BUSINESS

Asian police blotter: online gambling busts in West Java, Borneo, Japan

TAGs: Borneo, Indonesia, Japan, malaysia

asian-gambling-bustsPolice in Bogor, West Java have broken up an operation run by what the Jakarta Post referred to as a “big online gambling group from the US.” Following a month-long investigation, the National Police cyber crimes unit arrested four suspects on Oct. 5 for operating an online poker site via the nagaemas.com and Jakarta.com domains. Police also seized the standard evidence: computers, mobile phones, ledgers, etc. The four suspects – identified only by the initials HD, MD, OM and RF – were charged with violations of the Information and Transaction Law and the Law on Money Laundering. We love initials because they offer carte blanche for rampant speculation. Say, has anyone seen Rafe Furst lately?

The Java bust wasn’t the only recent Asian police action against online gambling. Tokyo Metropolitan Police arrested three individuals last week for running a clandestine online casino called Internet Nevada. Tokyo Broadcasting Television reported that proprietor Takeshi Yoshida readily admitted he’d let his customers play baccarat and poker online. “I thought it was a quick and easy way to earn money.” Touché.

Police in Limbang, Borneo raided an illegal internet café that was being used for gambling purposes, but the suspects escaped out the back while police were busy cutting through a padlock out front. The Borneo Post quoted local assemblyman Yap Hoi Liong saying he was glad the police were being diligent about cracking down on such establishments, but he noted it took two to tango. “[People] should have self-control and live a righteous life.” So how long will it be before some plucky Malaysian entrepreneur launches RighteousGambling.com?

Last week also saw former Daio Paper Corp. chairman Mototaka Ikawa sentenced to four years in a Japanese prison for blowing ¥5.53b (US $70.5m) of company funds at casinos in Macau and Singapore. In May 2010, the 48-year-old grandson of the company’s founder began diverting company funds into his personal accounts to cover his losses at the gaming tables. The discovery of the missing funds ultimately led to Ikawa’s resignation in September 2011.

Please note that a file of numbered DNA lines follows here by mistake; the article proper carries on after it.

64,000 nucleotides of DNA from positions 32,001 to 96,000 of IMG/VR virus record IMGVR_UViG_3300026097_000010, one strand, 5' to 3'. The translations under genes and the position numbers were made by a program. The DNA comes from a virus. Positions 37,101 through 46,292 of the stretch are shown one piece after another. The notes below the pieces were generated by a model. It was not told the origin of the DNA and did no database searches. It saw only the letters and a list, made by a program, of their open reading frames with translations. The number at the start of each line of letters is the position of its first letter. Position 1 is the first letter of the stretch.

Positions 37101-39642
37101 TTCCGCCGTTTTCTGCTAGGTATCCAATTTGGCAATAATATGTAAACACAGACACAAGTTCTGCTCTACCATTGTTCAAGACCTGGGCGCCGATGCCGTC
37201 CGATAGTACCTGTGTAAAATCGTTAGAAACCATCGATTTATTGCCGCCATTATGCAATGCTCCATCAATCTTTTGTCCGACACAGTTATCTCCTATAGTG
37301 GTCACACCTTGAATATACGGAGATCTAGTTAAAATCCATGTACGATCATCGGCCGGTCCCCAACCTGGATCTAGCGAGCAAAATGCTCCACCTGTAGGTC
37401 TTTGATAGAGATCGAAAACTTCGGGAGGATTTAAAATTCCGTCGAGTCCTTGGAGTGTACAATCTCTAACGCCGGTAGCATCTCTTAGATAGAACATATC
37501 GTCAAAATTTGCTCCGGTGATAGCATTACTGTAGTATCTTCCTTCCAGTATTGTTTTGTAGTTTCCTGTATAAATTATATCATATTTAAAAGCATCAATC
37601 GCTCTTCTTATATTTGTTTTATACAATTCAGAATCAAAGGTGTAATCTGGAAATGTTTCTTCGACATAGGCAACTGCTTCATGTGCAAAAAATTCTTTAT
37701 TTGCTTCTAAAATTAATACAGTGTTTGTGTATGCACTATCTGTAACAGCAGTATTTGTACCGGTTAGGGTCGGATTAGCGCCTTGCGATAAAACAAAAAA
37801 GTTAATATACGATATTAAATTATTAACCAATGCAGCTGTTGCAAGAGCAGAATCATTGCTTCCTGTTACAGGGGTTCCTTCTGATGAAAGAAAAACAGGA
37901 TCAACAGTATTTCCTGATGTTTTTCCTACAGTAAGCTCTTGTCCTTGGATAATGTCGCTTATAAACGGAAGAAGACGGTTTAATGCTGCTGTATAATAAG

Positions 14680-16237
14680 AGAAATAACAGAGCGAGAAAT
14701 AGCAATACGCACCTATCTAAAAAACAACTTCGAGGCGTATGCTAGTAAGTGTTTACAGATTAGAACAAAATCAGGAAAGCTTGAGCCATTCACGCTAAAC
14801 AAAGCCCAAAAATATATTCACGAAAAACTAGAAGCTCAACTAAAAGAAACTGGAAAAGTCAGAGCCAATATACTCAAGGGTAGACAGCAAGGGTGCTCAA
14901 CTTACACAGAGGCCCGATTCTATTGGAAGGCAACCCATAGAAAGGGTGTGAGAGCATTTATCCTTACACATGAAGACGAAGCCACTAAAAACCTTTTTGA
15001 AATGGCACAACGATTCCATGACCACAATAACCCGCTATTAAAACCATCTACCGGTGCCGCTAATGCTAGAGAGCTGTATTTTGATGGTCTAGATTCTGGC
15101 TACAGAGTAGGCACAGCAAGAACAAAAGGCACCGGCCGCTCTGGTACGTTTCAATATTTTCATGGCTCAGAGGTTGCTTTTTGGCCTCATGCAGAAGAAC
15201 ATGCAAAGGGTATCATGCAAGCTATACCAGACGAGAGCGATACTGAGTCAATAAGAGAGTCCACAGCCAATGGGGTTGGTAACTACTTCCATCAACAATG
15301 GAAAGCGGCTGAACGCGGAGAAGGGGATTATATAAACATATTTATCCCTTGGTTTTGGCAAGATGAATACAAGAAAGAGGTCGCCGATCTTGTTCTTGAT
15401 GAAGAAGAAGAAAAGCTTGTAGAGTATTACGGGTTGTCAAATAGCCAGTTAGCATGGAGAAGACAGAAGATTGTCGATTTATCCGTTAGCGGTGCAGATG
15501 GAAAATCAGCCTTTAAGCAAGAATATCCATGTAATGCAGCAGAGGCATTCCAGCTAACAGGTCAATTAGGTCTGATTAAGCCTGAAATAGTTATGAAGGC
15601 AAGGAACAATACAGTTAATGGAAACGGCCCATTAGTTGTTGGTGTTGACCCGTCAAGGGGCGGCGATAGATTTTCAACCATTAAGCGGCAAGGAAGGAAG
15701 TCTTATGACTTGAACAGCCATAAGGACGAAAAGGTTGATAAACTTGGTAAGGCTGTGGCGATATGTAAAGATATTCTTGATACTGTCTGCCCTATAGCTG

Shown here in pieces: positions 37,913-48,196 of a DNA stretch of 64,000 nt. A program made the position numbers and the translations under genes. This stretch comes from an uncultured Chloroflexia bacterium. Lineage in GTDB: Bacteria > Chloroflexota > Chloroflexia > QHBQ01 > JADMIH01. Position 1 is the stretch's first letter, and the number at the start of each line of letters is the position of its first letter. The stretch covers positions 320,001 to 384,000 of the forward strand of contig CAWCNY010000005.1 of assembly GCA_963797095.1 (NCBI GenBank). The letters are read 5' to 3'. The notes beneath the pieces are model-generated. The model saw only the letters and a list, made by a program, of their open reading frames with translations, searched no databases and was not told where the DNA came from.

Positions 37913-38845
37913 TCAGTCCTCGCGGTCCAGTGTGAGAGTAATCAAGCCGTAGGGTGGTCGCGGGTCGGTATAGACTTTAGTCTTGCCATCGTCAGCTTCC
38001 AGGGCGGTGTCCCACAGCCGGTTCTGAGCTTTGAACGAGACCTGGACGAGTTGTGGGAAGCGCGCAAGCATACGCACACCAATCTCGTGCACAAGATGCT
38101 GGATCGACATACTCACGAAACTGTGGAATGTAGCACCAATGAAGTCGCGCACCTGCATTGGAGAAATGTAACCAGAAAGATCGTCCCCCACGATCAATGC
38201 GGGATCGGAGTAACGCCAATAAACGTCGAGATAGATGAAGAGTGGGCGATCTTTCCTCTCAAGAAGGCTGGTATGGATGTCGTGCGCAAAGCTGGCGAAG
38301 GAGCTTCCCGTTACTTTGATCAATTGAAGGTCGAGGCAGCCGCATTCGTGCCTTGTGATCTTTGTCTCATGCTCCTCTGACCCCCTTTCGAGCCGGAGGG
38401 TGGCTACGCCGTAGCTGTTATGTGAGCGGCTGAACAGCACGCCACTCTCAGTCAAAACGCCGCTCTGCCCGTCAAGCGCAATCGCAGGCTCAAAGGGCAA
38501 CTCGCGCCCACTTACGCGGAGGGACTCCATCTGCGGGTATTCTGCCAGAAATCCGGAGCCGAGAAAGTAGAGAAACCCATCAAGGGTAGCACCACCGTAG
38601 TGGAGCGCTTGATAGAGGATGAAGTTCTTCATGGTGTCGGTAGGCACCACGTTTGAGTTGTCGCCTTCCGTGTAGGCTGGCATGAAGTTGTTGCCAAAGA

Ikawa’s antics likely won’t be appreciated by those Japanese legislators currently struggling to liberalize their country’s gambling market via the construction of integrated resort casinos. The anti-gambling faction will no doubt find Ikawa’s theft a great asset for illustrating the supposed evils of gambling. However, it’s important to remember that the crime Ikawa committed here was theft, not gambling. Much as the (alleged) crime committed by UBS rogue trader Kweku Adoboli – who used company funds to cover up over $2b in losses created by his trades – was not investment banking but fraud. In both cases, people displayed incredibly poor judgment by using someone else’s money to chase their own losses. But if Ikawa’s case demonstrates the need to keep Japanese casinos illegal, then Adoboli’s case should justify the shuttering of Japan’s banks. Or would that be, you know, dumb?

Finally, the play of the week belongs to a gambler in Indonesia‘s ultra-conservative Banda Aceh province, where the law of the land is the ultra-strict Sharia variety. The unidentified gambler was one of four individuals police caught betting on a game of dominoes in a coffee shop. The other three gamblers were publicly caned after Friday prayers, but our boy escaped a similar fate after calling in sick. Ingenious. Ray Bitar should have thought of that one…

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